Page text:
For a while now, McDonalds burgers have suffered from a number of quality issues, like dealing with the whole pink slime thing from a few years ago and the fact that burger chains like Five Guys and Smashburger are doing pretty well with better and fresher ingredients.

McDonalds has decided that now would be a good time to take a look at the quality of McDonalds burgers again.

At this point, however, this seems futile. McDonalds has already lost and I think its leaders know it too. Proof of this is in its current expansion of its all-day breakfast options. As wildly successful as McDonalds burgers has been, they are dinosaurs. McDonalds recent inability to adapt to the changing wants and needs of the consumer is proof of that. If McDonalds really wanted to compete (past tense) then it should have made a better Big Mac a long time ago, before its customers left the brand.

Now, even if it does come up with a better burger, it will still need to convince people that it is truly better. That process takes a lot of money and a lot of time. Unless McDonalds can fundamentally take a look at itself more harshly, there is not enough of either to fix what’s wrong with McDonalds burgers.

Extra Crispy Sunscreen does what for KFC?

A few days ago, KFC announced that it would sell a brief run of Extra Crispy Sunscreen that works like regular sunscreen with the added benefit of smelling like extra crispy fried chicken.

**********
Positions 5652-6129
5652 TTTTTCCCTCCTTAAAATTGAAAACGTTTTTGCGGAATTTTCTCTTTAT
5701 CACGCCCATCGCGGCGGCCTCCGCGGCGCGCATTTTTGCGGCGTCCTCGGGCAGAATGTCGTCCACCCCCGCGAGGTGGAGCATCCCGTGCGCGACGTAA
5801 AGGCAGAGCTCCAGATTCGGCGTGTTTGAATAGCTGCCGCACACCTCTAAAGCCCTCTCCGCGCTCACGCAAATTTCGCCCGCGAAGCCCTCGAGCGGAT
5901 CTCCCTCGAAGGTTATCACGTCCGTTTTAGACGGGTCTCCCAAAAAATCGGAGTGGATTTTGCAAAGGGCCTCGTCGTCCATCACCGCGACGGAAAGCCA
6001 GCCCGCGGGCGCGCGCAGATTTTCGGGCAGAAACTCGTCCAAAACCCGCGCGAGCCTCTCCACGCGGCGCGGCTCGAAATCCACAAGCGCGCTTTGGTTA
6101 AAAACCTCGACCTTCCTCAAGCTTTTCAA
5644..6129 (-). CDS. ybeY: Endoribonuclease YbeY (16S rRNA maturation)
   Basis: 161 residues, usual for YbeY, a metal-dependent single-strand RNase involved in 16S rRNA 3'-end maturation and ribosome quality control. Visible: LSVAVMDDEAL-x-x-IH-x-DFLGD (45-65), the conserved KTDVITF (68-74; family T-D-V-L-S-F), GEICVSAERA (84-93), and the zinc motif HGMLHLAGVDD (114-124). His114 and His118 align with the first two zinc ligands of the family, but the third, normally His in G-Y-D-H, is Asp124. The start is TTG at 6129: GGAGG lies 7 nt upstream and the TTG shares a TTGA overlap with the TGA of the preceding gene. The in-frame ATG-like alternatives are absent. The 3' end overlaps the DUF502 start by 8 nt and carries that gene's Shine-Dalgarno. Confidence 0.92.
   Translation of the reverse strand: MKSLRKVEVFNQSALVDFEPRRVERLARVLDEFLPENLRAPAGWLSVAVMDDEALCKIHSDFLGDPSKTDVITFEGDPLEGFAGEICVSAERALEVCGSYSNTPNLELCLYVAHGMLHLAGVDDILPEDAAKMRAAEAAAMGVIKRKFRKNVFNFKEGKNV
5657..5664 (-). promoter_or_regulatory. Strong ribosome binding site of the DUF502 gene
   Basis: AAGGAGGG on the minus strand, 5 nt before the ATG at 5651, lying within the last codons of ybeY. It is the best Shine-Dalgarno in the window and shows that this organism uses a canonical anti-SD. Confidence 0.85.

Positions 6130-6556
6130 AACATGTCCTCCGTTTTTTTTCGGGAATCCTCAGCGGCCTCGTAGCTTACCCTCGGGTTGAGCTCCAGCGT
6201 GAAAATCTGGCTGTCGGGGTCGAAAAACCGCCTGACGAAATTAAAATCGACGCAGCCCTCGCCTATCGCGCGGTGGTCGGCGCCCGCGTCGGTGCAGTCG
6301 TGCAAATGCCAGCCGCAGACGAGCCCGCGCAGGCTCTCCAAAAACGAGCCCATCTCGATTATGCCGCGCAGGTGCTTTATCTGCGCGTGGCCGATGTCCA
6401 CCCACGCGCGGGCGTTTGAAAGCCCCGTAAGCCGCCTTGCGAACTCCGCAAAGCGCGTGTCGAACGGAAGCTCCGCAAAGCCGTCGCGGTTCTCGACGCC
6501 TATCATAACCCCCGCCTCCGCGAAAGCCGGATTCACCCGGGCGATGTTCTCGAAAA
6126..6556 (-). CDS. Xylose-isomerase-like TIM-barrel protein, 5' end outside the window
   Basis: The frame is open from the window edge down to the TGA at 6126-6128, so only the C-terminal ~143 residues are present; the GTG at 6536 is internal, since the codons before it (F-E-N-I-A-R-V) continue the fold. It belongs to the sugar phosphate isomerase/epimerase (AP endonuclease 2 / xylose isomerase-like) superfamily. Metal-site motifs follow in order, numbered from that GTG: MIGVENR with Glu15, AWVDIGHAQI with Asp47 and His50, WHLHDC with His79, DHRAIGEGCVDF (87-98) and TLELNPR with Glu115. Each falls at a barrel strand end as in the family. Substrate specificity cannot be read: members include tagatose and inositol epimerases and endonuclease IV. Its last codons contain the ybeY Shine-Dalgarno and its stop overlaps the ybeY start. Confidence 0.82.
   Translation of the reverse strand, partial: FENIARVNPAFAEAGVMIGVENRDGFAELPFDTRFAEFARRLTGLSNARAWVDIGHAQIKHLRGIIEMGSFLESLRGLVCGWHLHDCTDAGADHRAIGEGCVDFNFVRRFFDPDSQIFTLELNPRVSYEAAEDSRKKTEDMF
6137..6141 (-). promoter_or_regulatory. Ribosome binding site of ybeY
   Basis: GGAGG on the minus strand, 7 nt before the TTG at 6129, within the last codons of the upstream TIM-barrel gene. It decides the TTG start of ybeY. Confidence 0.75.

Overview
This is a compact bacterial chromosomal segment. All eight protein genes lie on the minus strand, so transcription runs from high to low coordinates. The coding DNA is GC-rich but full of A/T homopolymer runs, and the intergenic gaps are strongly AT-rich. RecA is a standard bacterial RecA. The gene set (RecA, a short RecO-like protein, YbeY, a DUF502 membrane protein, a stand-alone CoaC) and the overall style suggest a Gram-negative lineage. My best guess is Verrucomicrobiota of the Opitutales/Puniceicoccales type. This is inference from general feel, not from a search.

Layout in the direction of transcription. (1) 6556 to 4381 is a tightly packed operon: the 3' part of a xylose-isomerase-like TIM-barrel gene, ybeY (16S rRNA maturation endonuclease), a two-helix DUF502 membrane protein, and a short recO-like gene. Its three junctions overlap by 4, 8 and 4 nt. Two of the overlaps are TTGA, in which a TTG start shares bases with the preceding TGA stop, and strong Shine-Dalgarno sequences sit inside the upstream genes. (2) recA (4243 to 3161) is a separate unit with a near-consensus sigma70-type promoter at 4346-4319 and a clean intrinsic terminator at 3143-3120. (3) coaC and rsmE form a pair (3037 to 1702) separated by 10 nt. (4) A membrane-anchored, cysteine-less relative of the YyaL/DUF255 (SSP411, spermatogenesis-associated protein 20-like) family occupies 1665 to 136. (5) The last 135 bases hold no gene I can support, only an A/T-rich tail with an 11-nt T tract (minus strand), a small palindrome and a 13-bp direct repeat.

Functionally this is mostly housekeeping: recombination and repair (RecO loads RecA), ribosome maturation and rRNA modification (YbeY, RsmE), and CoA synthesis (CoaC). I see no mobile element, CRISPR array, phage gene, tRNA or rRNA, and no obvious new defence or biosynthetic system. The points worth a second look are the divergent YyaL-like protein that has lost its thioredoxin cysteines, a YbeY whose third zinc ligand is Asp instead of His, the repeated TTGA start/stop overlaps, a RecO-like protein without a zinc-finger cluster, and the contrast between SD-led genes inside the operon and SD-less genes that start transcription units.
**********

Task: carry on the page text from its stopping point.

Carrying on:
Extra Crispy Sunscreen
Is Extra Crispy Sunscreen mean Yum Brands and KFC have lost their minds?

At first, this just seems like a mindless marketing tactic to build on the current campaign starring George Hamilton. I knew it was a thinly veiled attempt to generate social media activity and get some play in publications. I passed it off as sophomoric and lacking any real ability to gain any sort of preference.

Until I read the press release.

It reads like most other releases on promotional gimmicks, carefully weaving in the details of the gimmick with how it is supposed to relate to the brand. However, as I read the last paragraph, I was dumbfounded. It is a quote from Kevin Hochman, chief marketing officer of KFC US. It reads:

“While I’d love to tell you our customers have been asking for this, they haven’t,” Hochman added. “In fact, I’m pretty confident nobody ever asked for this. It’s just some crazy idea we dreamed up.”

Extra Crispy Sunscreen doesn’t help the brand.

I have been a very outspoken critic of how Yum brands have lacked much considered thought in its brands. I’ve been hard on the company because it’s my job to find issues with brands and develop a strategy to fix them.